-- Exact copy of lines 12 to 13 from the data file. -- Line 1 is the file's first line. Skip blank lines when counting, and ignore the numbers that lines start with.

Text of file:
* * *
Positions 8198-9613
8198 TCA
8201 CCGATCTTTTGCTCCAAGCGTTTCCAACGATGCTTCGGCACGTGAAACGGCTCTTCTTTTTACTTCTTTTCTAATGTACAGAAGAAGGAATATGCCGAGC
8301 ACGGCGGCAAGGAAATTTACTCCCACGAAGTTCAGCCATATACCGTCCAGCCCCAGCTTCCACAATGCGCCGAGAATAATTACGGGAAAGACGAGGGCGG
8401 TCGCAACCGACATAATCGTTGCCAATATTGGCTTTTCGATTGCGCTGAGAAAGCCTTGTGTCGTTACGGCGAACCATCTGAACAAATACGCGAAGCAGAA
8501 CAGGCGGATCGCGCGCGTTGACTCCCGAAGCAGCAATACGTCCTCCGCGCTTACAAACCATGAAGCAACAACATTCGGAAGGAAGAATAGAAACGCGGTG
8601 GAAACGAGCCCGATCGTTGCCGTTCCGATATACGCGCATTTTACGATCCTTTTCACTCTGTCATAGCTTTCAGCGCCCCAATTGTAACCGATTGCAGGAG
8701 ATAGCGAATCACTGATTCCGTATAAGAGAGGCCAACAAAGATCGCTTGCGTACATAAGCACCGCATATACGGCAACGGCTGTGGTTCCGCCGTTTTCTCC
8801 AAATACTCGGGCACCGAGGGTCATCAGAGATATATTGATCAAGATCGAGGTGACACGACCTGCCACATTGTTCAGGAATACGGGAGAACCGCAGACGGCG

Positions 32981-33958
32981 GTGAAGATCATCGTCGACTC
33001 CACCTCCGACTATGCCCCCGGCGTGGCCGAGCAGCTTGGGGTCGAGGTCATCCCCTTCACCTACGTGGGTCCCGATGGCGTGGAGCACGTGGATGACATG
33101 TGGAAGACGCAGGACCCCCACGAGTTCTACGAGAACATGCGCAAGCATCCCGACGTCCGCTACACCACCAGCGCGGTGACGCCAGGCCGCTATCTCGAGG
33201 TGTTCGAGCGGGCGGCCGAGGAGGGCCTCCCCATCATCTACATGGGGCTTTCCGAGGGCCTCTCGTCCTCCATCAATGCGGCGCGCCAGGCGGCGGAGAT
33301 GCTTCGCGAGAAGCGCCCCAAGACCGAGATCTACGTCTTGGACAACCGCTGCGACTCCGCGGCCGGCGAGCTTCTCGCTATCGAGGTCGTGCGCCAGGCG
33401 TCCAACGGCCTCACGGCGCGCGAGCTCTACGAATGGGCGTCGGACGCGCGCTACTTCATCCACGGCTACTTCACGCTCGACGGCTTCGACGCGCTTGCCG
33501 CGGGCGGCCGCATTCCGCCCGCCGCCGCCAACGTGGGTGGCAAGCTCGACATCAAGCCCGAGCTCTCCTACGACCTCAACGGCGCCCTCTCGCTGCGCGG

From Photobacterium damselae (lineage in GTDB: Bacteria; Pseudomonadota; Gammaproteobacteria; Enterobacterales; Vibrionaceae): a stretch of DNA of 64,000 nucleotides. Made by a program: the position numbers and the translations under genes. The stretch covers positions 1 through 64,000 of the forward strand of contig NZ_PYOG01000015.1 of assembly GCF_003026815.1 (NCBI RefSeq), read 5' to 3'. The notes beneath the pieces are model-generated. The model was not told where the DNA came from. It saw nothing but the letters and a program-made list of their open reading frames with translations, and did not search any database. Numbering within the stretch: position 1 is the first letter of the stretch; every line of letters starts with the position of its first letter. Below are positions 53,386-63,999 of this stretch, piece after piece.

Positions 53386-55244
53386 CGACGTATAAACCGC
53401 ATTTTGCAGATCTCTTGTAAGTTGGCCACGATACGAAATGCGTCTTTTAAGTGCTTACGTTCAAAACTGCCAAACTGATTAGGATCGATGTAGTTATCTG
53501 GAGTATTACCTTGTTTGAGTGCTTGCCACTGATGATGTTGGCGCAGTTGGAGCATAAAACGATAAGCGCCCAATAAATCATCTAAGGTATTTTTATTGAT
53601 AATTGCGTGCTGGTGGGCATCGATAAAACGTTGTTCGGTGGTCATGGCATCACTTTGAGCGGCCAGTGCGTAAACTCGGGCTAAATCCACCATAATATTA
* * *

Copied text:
33001 CACCTCCGACTATGCCCCCGGCGTGGCCGAGCAGCTTGGGGTCGAGGTCATCCCCTTCACCTACGTGGGTCCCGATGGCGTGGAGCACGTGGATGACATG
33101 TGGAAGACGCAGGACCCCCACGAGTTCTACGAGAACATGCGCAAGCATCCCGACGTCCGCTACACCACCAGCGCGGTGACGCCAGGCCGCTATCTCGAGG